CFOs find themselves at a pivotal moment as multiple sources of rapid transformation unfold all around them. The very nature of work is transforming, along with where work gets done and how it gets done. Additionally, the accelerating pace of investments to enable digital transformation across functions is another key cause for CFOs being at crossroads. However, CFOs are often brought in at the last minute to write checks rather than being key partners in guiding meaningful transformative change.
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But the more that CFOs can involve themselves early and help shape these transformations, the more they will be seen as true enablers, as catalysts for change.
Watch opening keynote from Gartner CFO & Finance Executive Conference:
“Becoming this catalyst for change will be one of the most important challenges for CFOs in the coming years,” says Dennis Gannon, Vice President, Advisory at Gartner. “Yet most are unprepared for it. The people- and technology-intensive nature of these changes has created brand-new investments with profoundly different and uncertain risk-reward profiles.”
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To help CFOs better prepare themselves for the challenges ahead, finance leaders need to break these challenges down into three overlapping sets of critical transformational change:
The shift to a hybrid model
One of the biggest lasting shifts from the pandemic is the arrival of the hybrid working model. As one CFO of a retail firm puts it, “What’s hardest right now is the fact that we’re starting to be back in the office — but not all of us and not all of the time.”
During the challenging period of lockdowns and fully remote workforces, there was a level of consistency and uniformity. Most employees were using the same platforms or were all in front of their cameras. But a hybrid environment can be a lot more disparate, and that is harder to manage.
There are even bigger questions to answer about what the workplace is now and what function it serves. Depending on the nature of work, the past year has proven that employees can and do work very effectively at home. So offices that used to be individually focused spaces where employees came in to do work they now do at home need to move more toward team spaces — places to collaborate in ways that prepandemic office designs were not set up to do.
The typical office is beginning to look quite different. Beneath that change lies fundamental resourcing questions that CFOs must answer about how organizations will adapt to this enormous shift — and how that is funded.
Accelerated digital transformation
“In 2018, 3 out of 5 companies had a digital transformation plan; in 2019, 4 out of 5; and in 2021, we have all had to embrace it whether or not it was a part of best-laid plans,” says Gannon. “In many ways, for all its challenges, the year of the pandemic was a strong tailwind for digital finance transformation.”
The pandemic simply removed travel and expense (T&E) and many other business-as-usual expenses from the system. Many of these expenses have turned into new digital investment. But now these old costs are starting to return to the system and will create much stiffer competition for resources. CFOs will need to make tough trade-offs and, similar to the hybrid workplace, figure out a strategy to bring back the most critical things from before the pandemic while continuing to fund all the new digital initiatives that have emerged in the past year.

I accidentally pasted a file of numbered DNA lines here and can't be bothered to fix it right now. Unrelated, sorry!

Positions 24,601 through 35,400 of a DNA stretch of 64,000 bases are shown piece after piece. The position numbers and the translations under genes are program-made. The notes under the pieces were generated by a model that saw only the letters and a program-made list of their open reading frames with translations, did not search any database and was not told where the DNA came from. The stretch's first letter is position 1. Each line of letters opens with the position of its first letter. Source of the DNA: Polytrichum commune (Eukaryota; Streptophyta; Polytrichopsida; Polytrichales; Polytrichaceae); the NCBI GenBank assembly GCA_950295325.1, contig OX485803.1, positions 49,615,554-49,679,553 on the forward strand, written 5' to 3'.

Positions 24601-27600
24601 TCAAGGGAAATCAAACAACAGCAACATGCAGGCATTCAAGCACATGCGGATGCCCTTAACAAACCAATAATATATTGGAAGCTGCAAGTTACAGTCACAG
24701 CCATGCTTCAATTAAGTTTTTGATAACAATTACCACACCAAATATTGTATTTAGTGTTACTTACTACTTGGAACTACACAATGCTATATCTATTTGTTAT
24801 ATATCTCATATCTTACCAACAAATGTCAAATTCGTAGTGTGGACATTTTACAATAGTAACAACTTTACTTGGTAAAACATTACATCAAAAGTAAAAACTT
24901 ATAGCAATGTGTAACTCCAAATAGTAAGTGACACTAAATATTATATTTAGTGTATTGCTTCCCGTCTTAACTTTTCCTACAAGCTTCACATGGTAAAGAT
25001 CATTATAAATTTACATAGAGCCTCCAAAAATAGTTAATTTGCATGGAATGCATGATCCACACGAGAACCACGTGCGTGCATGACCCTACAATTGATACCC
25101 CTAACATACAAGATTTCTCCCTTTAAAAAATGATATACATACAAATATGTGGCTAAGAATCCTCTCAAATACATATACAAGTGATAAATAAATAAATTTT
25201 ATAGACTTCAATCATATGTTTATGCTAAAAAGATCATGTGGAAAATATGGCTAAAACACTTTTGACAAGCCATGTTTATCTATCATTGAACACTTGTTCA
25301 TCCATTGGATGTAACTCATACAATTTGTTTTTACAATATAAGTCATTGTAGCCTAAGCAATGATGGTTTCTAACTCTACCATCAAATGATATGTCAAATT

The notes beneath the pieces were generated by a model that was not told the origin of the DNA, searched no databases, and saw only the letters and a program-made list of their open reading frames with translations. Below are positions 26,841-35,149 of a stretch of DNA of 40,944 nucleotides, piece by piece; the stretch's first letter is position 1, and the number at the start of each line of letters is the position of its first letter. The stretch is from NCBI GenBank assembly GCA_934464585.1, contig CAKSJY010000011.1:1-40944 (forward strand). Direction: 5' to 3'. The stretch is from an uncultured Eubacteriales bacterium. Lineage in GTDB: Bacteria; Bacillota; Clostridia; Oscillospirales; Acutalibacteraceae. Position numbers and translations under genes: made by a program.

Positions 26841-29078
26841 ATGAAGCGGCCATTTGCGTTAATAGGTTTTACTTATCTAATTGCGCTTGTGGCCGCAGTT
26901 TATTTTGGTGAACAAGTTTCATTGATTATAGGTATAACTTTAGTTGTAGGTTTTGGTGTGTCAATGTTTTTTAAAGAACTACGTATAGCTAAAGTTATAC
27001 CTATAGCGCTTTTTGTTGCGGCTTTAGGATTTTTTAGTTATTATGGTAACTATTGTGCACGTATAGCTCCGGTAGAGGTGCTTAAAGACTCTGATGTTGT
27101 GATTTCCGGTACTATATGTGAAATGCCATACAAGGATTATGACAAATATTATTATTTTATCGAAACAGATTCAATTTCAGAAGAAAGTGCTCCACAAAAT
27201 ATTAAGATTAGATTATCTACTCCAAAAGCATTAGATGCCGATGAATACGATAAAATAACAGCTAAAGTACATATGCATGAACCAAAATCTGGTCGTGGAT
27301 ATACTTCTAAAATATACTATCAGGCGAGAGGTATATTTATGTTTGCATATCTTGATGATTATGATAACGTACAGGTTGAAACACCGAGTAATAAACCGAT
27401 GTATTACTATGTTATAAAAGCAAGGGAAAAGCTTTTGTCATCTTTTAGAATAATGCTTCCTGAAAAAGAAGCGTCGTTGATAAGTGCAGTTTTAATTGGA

Furthermore, digital spending is disappearing from the CFO’s line of sight as it spreads and becomes decentralized into different business lines. And so the benefits or ROI of that spending also become harder to see and track. CFOs will need to become more comfortable operating in more opaque conditions than ever before while understanding the right places to line up digital investments.
New employment deal
The profound sociopolitical events of 2020 changed — in fundamental ways — what employees expect from their organizations. And these expectations have rendered traditional employee value propositions obsolete. More than ever, people want to feel a sense of shared purpose with the organizations they work for, and 74% expect their employer to take a stand on social issues.
The CFO might say, “That’s not a big cost and risk decision — we just issue a statement reiterating that we are on the right side of the issue and move on.”
Except that just issuing statements decreases your share of motivated employees. It is counterproductive because it not only alienates those who disagree, it also disappoints those who agree. In the long term this could in fact prove expensive in terms of employee attrition and drive up the costs of candidate attraction.
Putting money into action is what is truly valued by employees and stakeholders. Just making a statement on an issue results in a 2% decrease in highly engaged employees, whereas making a tangible investment results in a 20% increase.
It’s a difficult risk-reward question, the answer to which will be different for different organizations or workforces. But CFOs should understand that the scope of investing in people is now significantly expanded to include upholding modern standards of sustainability and diversity.
Read more: What Is the New Employment Deal?
In summary, these three overlapping waves of transformation are going to affect CFOs whether they are prepared for them or not. The choice the modern CFO has is to take an active role in shaping and driving these changes, or to be left behind and seen as an obstacle to progress in their organization.